Let’s get something straight right away: unlike the original video games, Resident Evil is not scary in comics form. It may be bloody and tense, but if it weren’t for the tropes it uses, I wouldn’t call it horror. In The Marhawa Desire, readers will find a cheesy but consistently escalating zombie story reminiscent of an 80s indie horror rental, complete with blood splatter, a camera that leers at women, and tone-deaf one-liners. However, these are not necessarily bad qualities.
As with most comics adaptations of video games, those with prior experience playing the related games will probably pick up on the story’s intended pace and tone better than someone new to the franchise. For instance, a brief color prologue announces, “Resident… Evil… The Marhawa… Desire…” in what must be a deep, ominous voice; this is similar to the way the Resident Evil games let the audience know they were about to experience explicit content (and the cover’s Parental Advisory graphic drives the point home). Although “the franchise” refers to the video game series, it may as well include the movies, given the manga’s moments of goofy self-awareness. For example, a character wonders, “Zombies and shit?! What is this… a comic book?!” Another character demands, “We cannot have a… biohazard,” clearly referring to Japan’s Biohazard titles for the series.
The story follows biology professor Doug Wright and his hapless student/nephew Ricky as they consult for the Marhawa Academy, located in the middle of nowhere. The academy has a zombified student chained in its basement, but it doesn’t know anything about the infection’s origin. School headmaster Mother Gracia seems more interested in containing news of the outbreak than the outbreak itself, while a cloaked figure stalks the grounds for mysterious reasons—are they spreading the zombie plague or attempting to contain it? What other secrets might Marhawa hold? Naturally, these answers are tucked away in future volumes, and book one ends just as Doug and Ricky team up with a couple of security agents to explore a creepy basement area; I half-expected a Save Game screen to appear, as if transitioning between chapters of gameplay.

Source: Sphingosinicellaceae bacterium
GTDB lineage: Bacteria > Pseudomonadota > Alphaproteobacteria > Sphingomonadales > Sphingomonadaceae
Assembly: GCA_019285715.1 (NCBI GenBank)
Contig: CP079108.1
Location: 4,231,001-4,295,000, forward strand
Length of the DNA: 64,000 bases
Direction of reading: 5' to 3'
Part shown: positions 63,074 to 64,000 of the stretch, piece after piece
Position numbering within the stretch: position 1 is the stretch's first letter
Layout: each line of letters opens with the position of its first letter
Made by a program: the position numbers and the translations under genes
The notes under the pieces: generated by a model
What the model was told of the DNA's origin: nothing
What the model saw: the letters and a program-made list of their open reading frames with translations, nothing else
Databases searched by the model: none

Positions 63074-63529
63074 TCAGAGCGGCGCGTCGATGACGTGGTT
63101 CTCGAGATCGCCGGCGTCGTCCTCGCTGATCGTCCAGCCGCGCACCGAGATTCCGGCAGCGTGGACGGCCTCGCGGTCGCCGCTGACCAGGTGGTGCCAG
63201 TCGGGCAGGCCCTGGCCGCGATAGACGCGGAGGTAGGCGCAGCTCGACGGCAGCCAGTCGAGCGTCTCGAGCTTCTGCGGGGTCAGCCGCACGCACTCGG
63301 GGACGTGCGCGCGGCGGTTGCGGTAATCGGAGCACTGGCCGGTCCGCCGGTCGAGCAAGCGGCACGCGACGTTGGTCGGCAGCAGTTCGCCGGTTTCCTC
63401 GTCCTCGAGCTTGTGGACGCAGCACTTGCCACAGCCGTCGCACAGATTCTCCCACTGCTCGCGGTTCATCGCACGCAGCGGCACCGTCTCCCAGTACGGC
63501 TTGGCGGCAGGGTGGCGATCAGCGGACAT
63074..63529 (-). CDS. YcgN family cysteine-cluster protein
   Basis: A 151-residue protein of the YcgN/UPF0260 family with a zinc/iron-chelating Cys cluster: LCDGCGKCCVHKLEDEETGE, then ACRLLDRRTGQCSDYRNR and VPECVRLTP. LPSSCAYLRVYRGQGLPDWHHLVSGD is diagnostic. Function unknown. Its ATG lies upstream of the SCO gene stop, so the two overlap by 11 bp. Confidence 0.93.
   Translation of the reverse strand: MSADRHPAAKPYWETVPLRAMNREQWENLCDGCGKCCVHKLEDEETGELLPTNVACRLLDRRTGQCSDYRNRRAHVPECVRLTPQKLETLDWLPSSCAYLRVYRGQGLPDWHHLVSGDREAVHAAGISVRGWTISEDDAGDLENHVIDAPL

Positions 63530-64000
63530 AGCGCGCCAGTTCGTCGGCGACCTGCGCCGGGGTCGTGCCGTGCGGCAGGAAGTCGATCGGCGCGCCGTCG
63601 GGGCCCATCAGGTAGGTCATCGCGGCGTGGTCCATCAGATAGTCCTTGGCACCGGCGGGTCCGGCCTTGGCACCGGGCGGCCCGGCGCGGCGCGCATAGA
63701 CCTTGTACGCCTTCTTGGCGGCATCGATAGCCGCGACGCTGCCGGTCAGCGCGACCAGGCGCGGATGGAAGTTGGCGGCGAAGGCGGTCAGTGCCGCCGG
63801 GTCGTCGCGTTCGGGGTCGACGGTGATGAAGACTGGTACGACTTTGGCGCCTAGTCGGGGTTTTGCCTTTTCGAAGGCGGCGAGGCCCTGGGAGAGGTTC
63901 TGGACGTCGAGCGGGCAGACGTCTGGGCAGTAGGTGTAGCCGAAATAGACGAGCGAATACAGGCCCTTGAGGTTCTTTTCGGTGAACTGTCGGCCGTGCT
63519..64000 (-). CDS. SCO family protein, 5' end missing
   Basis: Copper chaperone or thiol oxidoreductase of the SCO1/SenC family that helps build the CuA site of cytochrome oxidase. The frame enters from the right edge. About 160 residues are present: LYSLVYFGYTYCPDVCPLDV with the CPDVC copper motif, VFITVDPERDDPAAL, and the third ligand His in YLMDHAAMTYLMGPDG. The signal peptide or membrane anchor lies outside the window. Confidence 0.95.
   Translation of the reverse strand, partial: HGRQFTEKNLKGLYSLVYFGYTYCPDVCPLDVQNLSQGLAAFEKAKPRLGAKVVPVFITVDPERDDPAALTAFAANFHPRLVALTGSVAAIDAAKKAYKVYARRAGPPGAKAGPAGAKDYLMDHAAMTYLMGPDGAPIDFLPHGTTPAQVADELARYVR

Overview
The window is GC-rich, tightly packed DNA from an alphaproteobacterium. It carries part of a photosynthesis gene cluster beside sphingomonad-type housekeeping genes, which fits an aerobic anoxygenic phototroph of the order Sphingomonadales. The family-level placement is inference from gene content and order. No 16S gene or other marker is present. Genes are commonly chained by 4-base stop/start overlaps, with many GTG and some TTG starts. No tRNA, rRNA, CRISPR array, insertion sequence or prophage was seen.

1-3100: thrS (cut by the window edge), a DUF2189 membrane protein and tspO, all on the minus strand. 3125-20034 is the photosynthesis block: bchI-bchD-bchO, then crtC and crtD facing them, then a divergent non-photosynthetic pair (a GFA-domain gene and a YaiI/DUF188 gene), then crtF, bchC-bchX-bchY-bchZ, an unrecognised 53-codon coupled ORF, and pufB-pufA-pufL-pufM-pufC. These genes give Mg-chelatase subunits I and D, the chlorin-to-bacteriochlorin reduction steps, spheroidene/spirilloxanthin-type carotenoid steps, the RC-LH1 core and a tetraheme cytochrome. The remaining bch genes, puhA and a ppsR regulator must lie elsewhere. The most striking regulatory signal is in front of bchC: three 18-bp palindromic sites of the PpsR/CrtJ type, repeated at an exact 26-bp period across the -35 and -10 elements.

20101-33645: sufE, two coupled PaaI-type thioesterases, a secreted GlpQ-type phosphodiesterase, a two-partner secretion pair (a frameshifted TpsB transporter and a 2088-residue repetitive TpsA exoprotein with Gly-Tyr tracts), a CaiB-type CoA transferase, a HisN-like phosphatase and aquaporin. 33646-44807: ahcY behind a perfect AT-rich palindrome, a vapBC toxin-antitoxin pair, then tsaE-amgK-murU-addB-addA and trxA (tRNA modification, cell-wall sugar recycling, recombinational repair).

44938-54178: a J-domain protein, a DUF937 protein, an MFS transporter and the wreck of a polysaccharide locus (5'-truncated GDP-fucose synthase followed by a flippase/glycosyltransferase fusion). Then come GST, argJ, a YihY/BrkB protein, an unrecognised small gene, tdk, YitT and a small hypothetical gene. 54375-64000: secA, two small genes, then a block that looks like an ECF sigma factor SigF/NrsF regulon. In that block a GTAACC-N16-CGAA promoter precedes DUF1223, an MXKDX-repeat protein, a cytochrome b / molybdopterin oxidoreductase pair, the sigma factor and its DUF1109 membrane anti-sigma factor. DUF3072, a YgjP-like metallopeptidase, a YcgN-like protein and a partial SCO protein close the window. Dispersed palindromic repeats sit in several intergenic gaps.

There is a side plot involving Chris Redfield, a soldier dedicated to combating “bioterrorism,” hordes of zombies and mutated creatures across the globe. Chris is friends with Doug, who deeply wishes he could call in the military cavalry, but he cannot even place a phone call from inside Marhawa. A couple of action scenes show Chris punching zombie-dogs in the face while his partners Piers and Merah battle giant spiders, lizards, and whip-tongued freaks. Though the manga is a prequel to the Resident Evil 6 videogame in which Chris and Piers are featured, Merah is an original character who wears a skintight bodysuit alongside her more conventionally outfitted brothers-in-arms.
Much like the writing, Naoki Serizawa’s artwork fits several different tones as needed. With equal realism, Ricky chases down rats with a butterfly net in one scene and backs away from a sexy zombie schoolgirl in another, but Serizawa sells the humor of one scene and terror of the other with separate vignettes. A candelabra thrust through a zombie’s face and sniper bullet through a monstrous spider’s abdomen are rendered as unflinching spectacles. There’s a lot of detail in the artwork, from elaborate school uniforms and wrinkled cargo pants to sharp facial expressions and thick vines crawling up academy walls. This introductory volume establishes many precedents, all of which are easy on the eyes. By the end of book one, all of the principal cast are easy to tell apart, and the size and style of Marhawa’s attractive campus is made clear.
Rated M like the Capcom video games that provided its concept, the book feels very much like it was adapted directly from a Playstation release. There’s the slowly building dread of Marhawa, heroes on the way with heavy arms, a cult-like headmaster, and a rising body count. Some readers will be turned off by the balance between horror and hijinks, but as the opening act to a descent into bloody madness, this is an entertaining orientation.
Resident Evil: The Marhawa Desire, vol. 1
by Naoki Serizawa
Publisher Age Rating: M